The next task was the wiring. Typical of today's computerized cars, the collection of Grand Sport wiring harnesses looked like a giant snake pit. Nonetheless, Ron dove in and unwrapped each, removing any unneeded systems (like the rear window defroster). Feeling particularly creative, he reworked the C4 rear hatch release into an electric hood release for the mid-year. He also fabricated the underbody wiring harness to include such things as a "radio ground plane" under the rear deck and left rear fender, the '96 power antenna, and much more.
The hood began as a '67 427-style piece, but had to be completely reworked. First, Austin sectioned the scoop and moved it forward about 10 inches in order to clear the alternator. The inner structure was also revised to provide clearance for the A/C components and radiator fill tank. The hinges had to be relocated forward to allow for radiator and air cleaner clearance when the hood is open. Ron also built one of the '96 under-hood lights into the underside. Both inner fenders were given access panels, to allow access to some of the many new components.
In keeping with the Grand Sport theme, Ron installed a repro '63 GS nose and headlight system, with pieces from Timeless Replicas in Texas. He also fabricated a functional air dam to get air into the lower portion of the '96 radiator and A/C condenser. He flared the fenders to fit the '96 GS wheels, which are wearing 315/35ZR17 tires on all four corners, and then widened the rear quarters a couple of inches at the bottom of each side so the GS exhaust tips could be used. The car also has a built-in receiver-type trailer hitch concealed behind the drop-down license plate.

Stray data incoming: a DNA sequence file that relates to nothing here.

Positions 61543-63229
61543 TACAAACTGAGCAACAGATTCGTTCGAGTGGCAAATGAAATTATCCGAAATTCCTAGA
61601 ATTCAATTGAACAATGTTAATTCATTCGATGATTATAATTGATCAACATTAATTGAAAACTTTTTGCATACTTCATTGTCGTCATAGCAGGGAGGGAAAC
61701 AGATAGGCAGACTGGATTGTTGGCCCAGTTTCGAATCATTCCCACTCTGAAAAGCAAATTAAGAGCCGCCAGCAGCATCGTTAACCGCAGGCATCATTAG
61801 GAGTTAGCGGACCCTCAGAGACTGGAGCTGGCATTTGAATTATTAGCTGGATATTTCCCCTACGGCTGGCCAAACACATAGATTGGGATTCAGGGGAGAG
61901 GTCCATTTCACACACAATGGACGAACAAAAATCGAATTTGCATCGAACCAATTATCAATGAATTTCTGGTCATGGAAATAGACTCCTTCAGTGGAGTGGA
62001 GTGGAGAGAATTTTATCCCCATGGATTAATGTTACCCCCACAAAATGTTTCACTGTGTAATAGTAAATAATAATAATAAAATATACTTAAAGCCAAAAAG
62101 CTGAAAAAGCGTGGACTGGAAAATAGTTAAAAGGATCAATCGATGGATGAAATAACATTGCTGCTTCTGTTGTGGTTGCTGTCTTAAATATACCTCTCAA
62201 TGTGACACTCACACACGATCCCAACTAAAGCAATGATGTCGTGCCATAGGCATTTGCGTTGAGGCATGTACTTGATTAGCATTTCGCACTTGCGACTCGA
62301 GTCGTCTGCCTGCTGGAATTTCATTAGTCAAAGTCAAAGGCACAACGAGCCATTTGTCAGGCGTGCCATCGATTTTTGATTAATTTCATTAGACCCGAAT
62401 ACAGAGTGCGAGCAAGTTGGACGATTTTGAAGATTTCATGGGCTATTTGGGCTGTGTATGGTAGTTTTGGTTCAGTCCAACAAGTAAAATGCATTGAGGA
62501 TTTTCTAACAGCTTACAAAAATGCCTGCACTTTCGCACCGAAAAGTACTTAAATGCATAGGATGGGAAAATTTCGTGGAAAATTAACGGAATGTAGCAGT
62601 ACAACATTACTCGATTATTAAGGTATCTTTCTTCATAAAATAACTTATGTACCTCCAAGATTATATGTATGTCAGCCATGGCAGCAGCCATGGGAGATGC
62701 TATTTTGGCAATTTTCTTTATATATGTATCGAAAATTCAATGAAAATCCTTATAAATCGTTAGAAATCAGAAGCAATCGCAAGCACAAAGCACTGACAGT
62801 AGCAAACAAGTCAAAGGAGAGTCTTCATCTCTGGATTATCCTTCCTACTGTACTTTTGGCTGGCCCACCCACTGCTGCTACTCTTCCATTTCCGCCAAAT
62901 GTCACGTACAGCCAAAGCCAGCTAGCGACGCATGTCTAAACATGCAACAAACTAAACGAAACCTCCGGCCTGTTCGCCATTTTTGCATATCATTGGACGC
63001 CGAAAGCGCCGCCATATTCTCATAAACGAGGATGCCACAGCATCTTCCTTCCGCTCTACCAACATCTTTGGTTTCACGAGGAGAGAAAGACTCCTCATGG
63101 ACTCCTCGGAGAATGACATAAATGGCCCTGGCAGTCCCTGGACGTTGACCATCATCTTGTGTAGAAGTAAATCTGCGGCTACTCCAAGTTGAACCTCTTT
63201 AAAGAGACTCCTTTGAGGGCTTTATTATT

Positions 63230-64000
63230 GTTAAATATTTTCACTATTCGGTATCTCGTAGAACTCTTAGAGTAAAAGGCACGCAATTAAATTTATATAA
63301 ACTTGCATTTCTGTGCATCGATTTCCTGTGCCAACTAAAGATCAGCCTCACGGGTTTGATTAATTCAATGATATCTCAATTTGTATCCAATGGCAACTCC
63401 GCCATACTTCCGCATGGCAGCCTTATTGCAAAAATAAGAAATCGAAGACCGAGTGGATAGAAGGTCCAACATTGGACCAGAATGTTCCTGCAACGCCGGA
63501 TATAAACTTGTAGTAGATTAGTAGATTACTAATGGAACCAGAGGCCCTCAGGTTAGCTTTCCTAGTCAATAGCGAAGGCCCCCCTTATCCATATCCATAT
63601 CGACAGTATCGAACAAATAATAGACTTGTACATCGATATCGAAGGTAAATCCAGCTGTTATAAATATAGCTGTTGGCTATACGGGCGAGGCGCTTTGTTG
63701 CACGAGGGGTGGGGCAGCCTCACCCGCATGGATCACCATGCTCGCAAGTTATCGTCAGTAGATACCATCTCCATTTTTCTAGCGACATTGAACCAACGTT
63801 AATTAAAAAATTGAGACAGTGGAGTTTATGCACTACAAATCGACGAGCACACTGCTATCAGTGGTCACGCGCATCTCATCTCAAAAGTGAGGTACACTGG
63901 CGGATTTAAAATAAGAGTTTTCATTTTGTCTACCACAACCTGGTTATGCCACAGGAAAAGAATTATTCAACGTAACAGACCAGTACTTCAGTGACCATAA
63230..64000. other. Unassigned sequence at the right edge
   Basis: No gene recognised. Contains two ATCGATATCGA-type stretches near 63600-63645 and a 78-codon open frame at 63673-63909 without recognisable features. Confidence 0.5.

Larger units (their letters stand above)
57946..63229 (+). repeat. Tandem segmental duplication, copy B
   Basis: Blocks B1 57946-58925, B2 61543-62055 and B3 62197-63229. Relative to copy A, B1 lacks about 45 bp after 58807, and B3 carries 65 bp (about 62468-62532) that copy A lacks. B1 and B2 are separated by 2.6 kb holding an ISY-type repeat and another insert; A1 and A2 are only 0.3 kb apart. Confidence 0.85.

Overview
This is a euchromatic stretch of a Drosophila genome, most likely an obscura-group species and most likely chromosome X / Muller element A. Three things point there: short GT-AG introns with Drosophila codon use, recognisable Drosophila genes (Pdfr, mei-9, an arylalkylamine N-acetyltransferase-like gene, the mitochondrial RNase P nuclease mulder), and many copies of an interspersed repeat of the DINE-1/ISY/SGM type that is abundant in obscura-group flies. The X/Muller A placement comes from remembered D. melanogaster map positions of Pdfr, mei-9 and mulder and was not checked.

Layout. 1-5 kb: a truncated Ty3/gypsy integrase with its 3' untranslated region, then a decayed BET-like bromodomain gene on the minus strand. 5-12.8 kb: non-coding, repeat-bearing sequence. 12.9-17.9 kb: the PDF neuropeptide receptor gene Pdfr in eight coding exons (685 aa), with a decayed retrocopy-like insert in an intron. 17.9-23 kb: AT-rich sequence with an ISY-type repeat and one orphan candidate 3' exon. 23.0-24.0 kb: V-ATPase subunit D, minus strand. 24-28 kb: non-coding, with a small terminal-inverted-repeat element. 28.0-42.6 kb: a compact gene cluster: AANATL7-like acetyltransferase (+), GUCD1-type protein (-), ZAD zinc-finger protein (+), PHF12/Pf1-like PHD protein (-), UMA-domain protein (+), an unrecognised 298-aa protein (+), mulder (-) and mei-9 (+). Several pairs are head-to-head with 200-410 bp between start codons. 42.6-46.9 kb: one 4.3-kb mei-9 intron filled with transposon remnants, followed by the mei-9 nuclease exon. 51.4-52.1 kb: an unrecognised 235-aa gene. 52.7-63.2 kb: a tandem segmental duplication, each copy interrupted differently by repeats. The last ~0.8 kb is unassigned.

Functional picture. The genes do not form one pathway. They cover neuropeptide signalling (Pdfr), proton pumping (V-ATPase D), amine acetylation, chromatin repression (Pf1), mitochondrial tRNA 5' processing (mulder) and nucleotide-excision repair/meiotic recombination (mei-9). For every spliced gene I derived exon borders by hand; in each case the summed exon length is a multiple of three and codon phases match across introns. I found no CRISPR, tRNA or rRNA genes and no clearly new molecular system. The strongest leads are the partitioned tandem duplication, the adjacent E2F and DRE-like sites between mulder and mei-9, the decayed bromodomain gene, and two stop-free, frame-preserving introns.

The mid-year/C4 hybrid is painted in the '96 GS color scheme, with the solitary exception of the thin white stripes, which Ron made red, as they were on the original Grand Sports. It also has a black convertible top using C4-type material. The car has all the '96 factory electronics systems, including a full factory security system (with a few added twists), six-way power seats, and even the '96 power/heated mirrors. Ron transferred every piece from the Grand Sport that was applicable to the '63, and everything works!
Due to the extensive body and chassis modifications Ron made, he had to have the car inspected by the California Highway Patrol before it could be registered. After wading through tons of paperwork, the CHP assigned Ron's creation the full, 17-digit '96 Grand Sport VIN number, which means that GS#300 is still alive and well, although in an extremely different form. GM has even recognized Ron's car in a recent recall for '96 LT4 rocker arms!
Ron, with the support and understanding of his wife Donna, spent three years building this car in his garage, not allowing anyone but family and a few close friends to see the Vette before it was completed. "I didn't want anybody to have to visualize what it would be like, just in case it didn't come out the way I intended," Ron said. But the project turned out exactly as he had planned after all. Ron now has an completely "factory stock" '63/'96 Grand Sport that he and his wife have found to be extremely fun, comfortable, and economical to drive anywhere, having put over 1,200 miles on the clock since the car's unveiling this last June. And the Vette has been warmly accepted for what it is by GS owners, old and new alike. As far as Ron is concerned, the license plate says it all: "GS96N63".